By Fay Gibson on May 13, 2015
On April 12, Freddie Gray, a 25-year-old African American man and a native of Baltimore, was arrested for making eye contact with an officer and then running. While in police custody, he suffered a severe spinal cord injury and died a week later. President Obama recently offered his thoughts to the nation in response to Freddie Gray’s death: he acknowledged that “this has been going on for a long time … This is not new, and we shouldn’t pretend that it’s new. The good news is that perhaps there’s some newfound awareness … that there are problems and challenges when it comes to how policing and our laws are applied in certain communities. And we have to pay attention to it.” I could not agree more.
For those of us who work to create healthier communities and advocate for improvements to the built environment, we have to pay attention when, according to Baltimore’s police commissioner, running in a high-crime area warrants arrest. Safety and community design are inextricably tied, and one goal for healthy community design is to create more sidewalks and greenways to shield pedestrians from traffic. However, improved spaces for walking and running are rendered useless if a community is afraid that the mere act of running could result in arrest.
Freddie Gray’s death clearly demonstrates the fact that policing matters when it comes to whether residents in a neighborhood can freely—and safely—access their homes, schools, supermarkets, green spaces and jobs. All over the country, there are significant disparities in policing practices, and those disparities inhibit equitable community building. Strategies to address this issue must be baked into any model for community-led change.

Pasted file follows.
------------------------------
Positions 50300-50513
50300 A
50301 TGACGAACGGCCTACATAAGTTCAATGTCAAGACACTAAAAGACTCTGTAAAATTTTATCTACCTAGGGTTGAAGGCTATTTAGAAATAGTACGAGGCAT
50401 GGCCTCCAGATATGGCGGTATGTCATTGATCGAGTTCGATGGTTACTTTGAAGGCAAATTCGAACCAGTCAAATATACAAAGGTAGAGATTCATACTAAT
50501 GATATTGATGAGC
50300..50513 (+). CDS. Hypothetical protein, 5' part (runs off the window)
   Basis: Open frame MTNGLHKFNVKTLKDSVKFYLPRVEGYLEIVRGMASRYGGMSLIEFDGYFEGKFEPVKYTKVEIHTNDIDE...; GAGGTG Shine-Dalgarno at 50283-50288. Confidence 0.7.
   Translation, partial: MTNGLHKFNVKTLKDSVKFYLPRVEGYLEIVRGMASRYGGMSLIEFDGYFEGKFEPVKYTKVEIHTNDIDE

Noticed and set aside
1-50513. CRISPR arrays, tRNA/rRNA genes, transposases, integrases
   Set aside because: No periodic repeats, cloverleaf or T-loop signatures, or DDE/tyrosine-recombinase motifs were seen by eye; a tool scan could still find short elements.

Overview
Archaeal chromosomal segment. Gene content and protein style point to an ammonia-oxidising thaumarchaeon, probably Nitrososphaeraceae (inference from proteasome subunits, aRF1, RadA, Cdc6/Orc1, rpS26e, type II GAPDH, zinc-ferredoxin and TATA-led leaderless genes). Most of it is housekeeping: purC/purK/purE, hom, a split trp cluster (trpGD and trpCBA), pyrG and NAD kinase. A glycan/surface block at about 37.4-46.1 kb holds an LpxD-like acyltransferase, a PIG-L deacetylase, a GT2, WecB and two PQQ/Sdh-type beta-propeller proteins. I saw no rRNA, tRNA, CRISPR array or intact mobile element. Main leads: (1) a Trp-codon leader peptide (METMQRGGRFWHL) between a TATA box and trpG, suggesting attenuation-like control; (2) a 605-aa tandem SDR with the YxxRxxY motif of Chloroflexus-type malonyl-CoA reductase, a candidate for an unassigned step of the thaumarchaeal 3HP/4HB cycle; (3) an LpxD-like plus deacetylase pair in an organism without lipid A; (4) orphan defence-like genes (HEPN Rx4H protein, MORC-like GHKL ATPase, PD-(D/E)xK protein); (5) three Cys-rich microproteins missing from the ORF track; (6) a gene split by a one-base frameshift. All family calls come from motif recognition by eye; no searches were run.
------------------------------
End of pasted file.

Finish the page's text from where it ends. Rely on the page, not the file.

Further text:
For example, we can seek to create opportunities in schools and communities for positive interactions with police outside the context of law enforcement; we can build partnerships with community members to develop policies and strategies in neighborhoods that are disproportionately affected by crime; and we can work with neighborhood residents to encourage the adoption of policies and programs that address the needs of children and youth most at risk for experiences with crime and violence.
In order for existing programs and policies like Safe Routes to School, Complete Streets and Shared Use to be effective, the community and the police have to work hand in hand. Without the perception of trust and equal protection under the law, it will be difficult to advocate for improvements to the built environment and even more difficult to ensure the health of community members. As former Attorney General Holder stated in his remarks on the Justice Department’s 21st Century Policing Task Force’s interim report, “we must work to achieve the shared values and the common desire for peace, for security, and for public safety that binds us together.”